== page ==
The Culture Of Haiti

Sans Souci Palace in Milot, Haiti.
Sans Souci Palace in Milot, Haiti.

The Caribbean nation of Haiti is located on the island of Hispaniola in the Greater Antilles archipelago. The country has a rich and distinct culture which is a blend of several cultures with significant French, African, Spanish, and indigenous Taíno influences.

Ethnicity, Language, And Religion

Haiti is home to a population of around 10,788,440 individuals. French and Creole are the official languages of Haiti. Roman Catholic Christians and Protestant Christians account for 54.7% and 28.5% of Haiti’s population, respectively. A significant section of Haitians also adheres to indigenous religious beliefs. 10.2% of the population do not follow any religion.


Haitian cuisine is a Creole cuisine that is a blend of the different culinary styles contributed by the many cultures inhabiting the country like French, Spanish, Arabic, African, and indigenous Taíno. The cuisine is characterized by simple dishes with a dash of bold and spicy flavors. Potatoes, beans, corn, rice, and plantains are the staples of the diet. Tropical fruits are also very popular in Haiti. The climate of the country supports the cultivation of many fruits. Rice with red kidney beans topped with tomatoes, onions, and red snapper, is a common dish. It is called Riz National. The dish is usually accompanied by bouillon, a soup with various potatoes, tomatoes, meats, and spices. Chicken, goat meat, and beef are frequently eaten. Tchaka is a hearty stew of Haitian cuisine that consists of squash, meat, and hominy beans. Cornmeal porridge called mais moulin, a thick vegetable stew called Légume Haïtien, Boulette or seasoned bread-bounded meatballs, etc., are other dishes eaten in Haiti.

Beer and rum are the most common alcoholic beverages. Clairin (a distilled spirit prepared from cane sugar) and Crémas (a creamy and sweet alcoholic beverage) are some local specialties.

A variety of fruit juices, non-alcoholic malt beverages, soft drinks, milkshakes, Haitian coffee, etc., are also popular in Haiti.

Literature And The Arts

Haiti’s literature has a relatively short history beginning with the independence movement in the country against French colonial rule in the late 18th century. During this time, many literary works were produced by Haitian writers focussing on nationalism and the movement for independence. Since then, Haitian literature has been inspired by the various phases of turmoil interspersed with periods of peace associated with the post-independence history of the country. As most of the Haitian writers are from the intellectual elite classes who are imbued with French culture, their writings also reflect significant French influences.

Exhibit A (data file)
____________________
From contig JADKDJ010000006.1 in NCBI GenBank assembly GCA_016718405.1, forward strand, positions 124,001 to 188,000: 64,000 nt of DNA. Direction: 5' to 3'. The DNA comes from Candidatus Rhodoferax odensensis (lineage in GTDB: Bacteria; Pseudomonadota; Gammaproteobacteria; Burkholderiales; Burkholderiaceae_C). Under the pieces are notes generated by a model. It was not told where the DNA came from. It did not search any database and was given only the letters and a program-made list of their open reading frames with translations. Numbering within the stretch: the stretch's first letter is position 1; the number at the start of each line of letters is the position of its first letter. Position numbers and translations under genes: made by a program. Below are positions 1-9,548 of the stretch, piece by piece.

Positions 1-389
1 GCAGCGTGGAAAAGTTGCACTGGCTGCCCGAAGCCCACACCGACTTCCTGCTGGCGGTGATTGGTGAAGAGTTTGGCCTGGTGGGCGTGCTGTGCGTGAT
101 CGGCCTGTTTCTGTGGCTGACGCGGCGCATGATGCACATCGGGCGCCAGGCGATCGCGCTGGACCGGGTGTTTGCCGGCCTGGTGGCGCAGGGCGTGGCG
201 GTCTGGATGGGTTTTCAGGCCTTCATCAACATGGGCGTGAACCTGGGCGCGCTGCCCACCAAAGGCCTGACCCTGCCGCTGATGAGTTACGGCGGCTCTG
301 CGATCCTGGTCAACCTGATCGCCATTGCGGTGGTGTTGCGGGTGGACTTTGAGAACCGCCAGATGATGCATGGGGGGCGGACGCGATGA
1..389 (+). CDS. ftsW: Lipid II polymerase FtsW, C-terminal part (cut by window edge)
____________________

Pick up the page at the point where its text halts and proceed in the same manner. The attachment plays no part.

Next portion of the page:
Haitian art features bright colors, sly humor, and innovative thoughts. The beauty of the country’s landscapes and the cultural aspects of a Haitian’s life are most commonly portrayed on canvas. Folk religious practices and rituals, wild animals, etc., also serve as themes for Haitian art and reminds of the African origin of much of its population.

Often public vehicles and wood boats in the country are painted with bright colors and interesting themes. The country’s artisans also produce a variety of wood, metal, and stone handicrafts that often cater to the tourist markets in the Caribbean region.

Performance Arts

Like cuisine, literature, and arts, the music and dance scene of Haiti also draws inspirations from the cultures of the various settlers in the country. Over a period of centuries, the music of the country has greatly evolved to give rise to unique genres and styles of music like rara parading music, mini-jazz rock bands, twoubadou ballads, hip hop kreyòl, etc. One of the most popular of these new musical styles is compas and méringue.